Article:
Dan Plesac was a three-time All-Star closer for the Milwaukee Brewers, so he knows exactly how he’d pitch to Baltimore Orioles designated hitter Nelson Cruz.
“Carefully,” he said with a laugh.
“If a base is open and the game is close, put him on,” Plesac added. “I wouldn’t let Nelson Cruz hit, particularly in Baltimore where the ball flies out of all parts of the ballpark. You have a better chance of containing Nelly Cruz in Kansas City. But I think if at all possible, you don’t have to pitch to the guy, don’t pitch to the guy.”
Why the caution?
Let’s count the reasons. He hit a major-league best 40 homers this season. In the ALDS against Detroit, Cruz batted .500 with two homers and five RBIs.
Also: In 37 career playoff games (34 with the Texas Rangers), Cruz hit 16 homers with 32 RBIs and a 1.059 OPS.
James Shields, who will start game one of the ALCS on Friday, has experience facing Cruz in the playoffs. When Shields was with the Rays and Cruz with the Rangers in 2011, Cruz had a single and two strikeouts in three at-bats against Shields in the ALDS.
Plesac, who is now an MLB Network analyst who will be on “MLB Tonight” during the postseason, said pitching to Cruz may be the biggest key for the Royals.
“Without Chris Davis and without (Matt) Wieters and without Manny Machado, this isn’t the same Orioles team,” Plesac said. “This lineup can be pitched to, but boy, you better proceed with caution with Nelson Cruz. The guy is on fire right now, he handled a very good pitching staff in the Tigers. You’re not going to get better than facing (Max) Scherzer, (Justin) Verlander and (David) Price. The guy is hot right now, he likes the postseason stage. I think the key for the Royals is containing the boom stick.”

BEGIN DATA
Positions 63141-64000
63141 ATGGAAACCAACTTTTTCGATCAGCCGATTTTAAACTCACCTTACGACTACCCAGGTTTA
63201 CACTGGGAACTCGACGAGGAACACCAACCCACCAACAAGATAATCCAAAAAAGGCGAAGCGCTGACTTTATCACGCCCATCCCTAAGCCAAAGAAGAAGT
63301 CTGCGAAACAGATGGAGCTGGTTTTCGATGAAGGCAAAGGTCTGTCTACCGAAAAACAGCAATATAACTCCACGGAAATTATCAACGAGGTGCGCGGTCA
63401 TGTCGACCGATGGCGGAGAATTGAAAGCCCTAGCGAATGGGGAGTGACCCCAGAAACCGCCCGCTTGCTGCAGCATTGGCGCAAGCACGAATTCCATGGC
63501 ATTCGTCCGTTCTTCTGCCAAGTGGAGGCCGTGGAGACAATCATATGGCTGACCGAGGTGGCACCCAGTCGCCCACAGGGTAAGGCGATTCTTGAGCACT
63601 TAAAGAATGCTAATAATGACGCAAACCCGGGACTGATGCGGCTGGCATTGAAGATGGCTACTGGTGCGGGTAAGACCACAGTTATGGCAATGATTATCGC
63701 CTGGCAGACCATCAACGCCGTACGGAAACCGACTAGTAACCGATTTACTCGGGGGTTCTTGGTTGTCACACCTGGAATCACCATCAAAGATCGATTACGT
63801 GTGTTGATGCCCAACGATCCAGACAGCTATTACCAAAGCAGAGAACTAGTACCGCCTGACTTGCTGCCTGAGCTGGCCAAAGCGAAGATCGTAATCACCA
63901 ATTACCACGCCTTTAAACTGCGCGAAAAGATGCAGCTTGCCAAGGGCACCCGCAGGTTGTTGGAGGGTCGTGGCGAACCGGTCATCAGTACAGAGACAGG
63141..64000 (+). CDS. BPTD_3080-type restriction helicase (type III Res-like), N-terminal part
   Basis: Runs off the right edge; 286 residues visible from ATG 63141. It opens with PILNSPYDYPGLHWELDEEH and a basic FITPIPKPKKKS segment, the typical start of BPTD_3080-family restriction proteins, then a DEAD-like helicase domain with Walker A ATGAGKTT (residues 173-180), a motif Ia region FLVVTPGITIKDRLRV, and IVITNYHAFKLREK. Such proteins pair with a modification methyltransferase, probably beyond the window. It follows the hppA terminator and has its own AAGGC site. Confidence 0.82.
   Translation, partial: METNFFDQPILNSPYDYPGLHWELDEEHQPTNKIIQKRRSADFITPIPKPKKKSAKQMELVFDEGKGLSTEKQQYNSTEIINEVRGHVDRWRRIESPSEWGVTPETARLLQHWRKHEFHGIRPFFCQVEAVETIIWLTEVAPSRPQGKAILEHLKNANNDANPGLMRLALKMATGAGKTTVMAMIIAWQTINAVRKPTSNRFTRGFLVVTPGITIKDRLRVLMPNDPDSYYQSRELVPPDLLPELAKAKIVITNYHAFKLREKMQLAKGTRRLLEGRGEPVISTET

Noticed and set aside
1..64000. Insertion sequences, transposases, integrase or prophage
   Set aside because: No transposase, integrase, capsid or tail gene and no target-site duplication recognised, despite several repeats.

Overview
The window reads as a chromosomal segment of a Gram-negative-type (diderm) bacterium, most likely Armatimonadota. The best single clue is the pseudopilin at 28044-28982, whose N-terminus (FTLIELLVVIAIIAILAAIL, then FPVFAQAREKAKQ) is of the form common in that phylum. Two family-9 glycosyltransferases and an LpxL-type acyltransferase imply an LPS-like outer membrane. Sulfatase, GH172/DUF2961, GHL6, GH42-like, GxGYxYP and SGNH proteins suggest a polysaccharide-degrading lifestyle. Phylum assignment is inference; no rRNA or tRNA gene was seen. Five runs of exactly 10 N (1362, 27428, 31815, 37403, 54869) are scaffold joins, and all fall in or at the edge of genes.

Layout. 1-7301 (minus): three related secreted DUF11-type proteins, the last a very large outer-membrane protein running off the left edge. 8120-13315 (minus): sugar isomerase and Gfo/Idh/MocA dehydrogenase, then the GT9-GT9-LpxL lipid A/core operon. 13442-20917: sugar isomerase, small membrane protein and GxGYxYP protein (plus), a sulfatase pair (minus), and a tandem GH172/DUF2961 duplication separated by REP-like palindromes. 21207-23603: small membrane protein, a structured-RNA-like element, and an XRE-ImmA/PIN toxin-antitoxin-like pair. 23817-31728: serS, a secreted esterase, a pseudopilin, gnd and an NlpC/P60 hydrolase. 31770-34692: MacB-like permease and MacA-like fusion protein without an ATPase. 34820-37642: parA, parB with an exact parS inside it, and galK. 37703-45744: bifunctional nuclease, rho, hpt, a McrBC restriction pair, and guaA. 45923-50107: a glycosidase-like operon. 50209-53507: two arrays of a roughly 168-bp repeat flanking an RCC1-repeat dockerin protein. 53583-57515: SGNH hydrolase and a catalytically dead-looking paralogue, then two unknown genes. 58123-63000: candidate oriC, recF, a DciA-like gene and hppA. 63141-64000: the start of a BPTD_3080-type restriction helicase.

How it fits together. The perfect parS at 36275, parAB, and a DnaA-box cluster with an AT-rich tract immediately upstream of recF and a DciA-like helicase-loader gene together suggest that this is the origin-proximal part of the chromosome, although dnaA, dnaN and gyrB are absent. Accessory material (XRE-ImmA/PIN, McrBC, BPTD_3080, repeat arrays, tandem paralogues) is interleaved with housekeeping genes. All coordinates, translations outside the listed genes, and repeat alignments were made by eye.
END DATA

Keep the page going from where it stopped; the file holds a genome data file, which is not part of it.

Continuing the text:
That the Royals are in the American League Championship Series may come as a surprise for some fans across the country, but not Plesac.
In February, Plesac visited 14 camps in Arizona as part of the MLB Network’s annual 30 camps in 30 days. Two of camps made an impression: the Indians and the Royals.
Later, Plesac went on the air and proclaimed the Royals would make the playoffs.
Eight months later, he looks like a genius.
“The Royals camp, I just left the complex in Surprise and I thought, ‘They’ve got something special going on.’ It just seemed that from walking from all of the practice fields and the little field in the back where the pitchers were doing their thing, you could just feel the vibe. It was a very optimistic camp.”
Plesac wasn’t at Kauffman Stadium for the Royals’ first playoff game against the Oakland A’s. However, he believes the Royals’ 9-8 victory in the Wild Card Game emboldened the team.
“It is hard to say that one game can make a difference or entirely change the mojo, but I think that Game 163 (the Wild Card Game), it had disappointment, it had comeback, it had disappointment, it had comeback,” Plesac said. “Going into the eighth inning and you’re down to Jon Lester, that game was over.
“I just think in that game, this team grew up. It was every possible emotion that a team or player could go through in about a 3 1/2-hour window.
“After surviving that game, I don’t think there is anything right now that scares this team. They think they can win and that is the biggest hurdle. My biggest concern with the Royals in August and September was simply this: I wasn’t sure if those guys in the clubhouse really believed they were as good as a lot of people, myself included, thought they were. I knew this was a good team.”
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